Ideas and sensations
Gifford observes that Mulligan's "I remember only ideas and sensations" resembles “the essentially mechanistic concept of the human psyche developed by the English philosopher David Hartley (1705-57),” under the influence of John Locke.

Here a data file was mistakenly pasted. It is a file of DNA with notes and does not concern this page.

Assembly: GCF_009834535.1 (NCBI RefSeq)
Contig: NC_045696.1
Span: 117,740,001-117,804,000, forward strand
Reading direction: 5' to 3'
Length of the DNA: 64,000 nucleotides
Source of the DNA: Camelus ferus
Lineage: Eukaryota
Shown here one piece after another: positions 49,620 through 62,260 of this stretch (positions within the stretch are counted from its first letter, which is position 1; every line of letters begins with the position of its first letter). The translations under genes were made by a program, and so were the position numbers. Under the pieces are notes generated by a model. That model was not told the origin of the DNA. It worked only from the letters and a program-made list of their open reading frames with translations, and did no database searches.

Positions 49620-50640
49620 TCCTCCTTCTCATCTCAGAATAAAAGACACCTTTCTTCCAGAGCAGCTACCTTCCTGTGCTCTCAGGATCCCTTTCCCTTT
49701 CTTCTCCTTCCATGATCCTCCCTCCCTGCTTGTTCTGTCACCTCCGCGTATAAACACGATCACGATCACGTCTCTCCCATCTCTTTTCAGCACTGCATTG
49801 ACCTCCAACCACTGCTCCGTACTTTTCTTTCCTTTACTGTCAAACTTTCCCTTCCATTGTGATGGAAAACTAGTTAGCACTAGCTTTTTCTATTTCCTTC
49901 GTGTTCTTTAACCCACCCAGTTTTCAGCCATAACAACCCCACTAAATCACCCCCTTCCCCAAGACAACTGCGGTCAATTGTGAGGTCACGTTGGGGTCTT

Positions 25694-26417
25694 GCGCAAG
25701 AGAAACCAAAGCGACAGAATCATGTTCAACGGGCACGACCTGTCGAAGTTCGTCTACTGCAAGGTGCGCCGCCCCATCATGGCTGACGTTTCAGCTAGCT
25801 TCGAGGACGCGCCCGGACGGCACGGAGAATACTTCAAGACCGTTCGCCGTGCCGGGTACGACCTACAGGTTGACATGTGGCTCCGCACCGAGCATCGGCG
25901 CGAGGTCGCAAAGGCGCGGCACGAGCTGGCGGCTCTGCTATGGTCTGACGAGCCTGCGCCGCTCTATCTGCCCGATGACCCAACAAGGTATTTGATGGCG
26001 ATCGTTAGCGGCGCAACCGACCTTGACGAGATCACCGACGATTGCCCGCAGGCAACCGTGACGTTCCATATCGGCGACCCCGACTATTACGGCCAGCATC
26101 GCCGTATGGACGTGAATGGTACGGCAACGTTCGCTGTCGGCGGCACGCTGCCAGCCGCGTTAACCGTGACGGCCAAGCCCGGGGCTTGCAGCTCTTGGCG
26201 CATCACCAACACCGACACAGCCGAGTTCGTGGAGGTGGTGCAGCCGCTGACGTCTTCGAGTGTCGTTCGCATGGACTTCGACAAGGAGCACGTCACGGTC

A number of eighteenth century philosophers drew from Locke's empiricist epistemology the conclusion that reliable understanding of the external world is impossible; one has only one’s remembered traces of past experiences, and the experiences were themselves only sensations formed in one’s subjective consciousness. Among the entities effaced by such subjective skepticism are, inevitably, other subjects, and Mulligan is happy to use this effacement as an excuse for self-centered hedonism. He conveniently omits to mention any moral sensations that might have formed in his consciousness as a result of speaking so callously about his friend.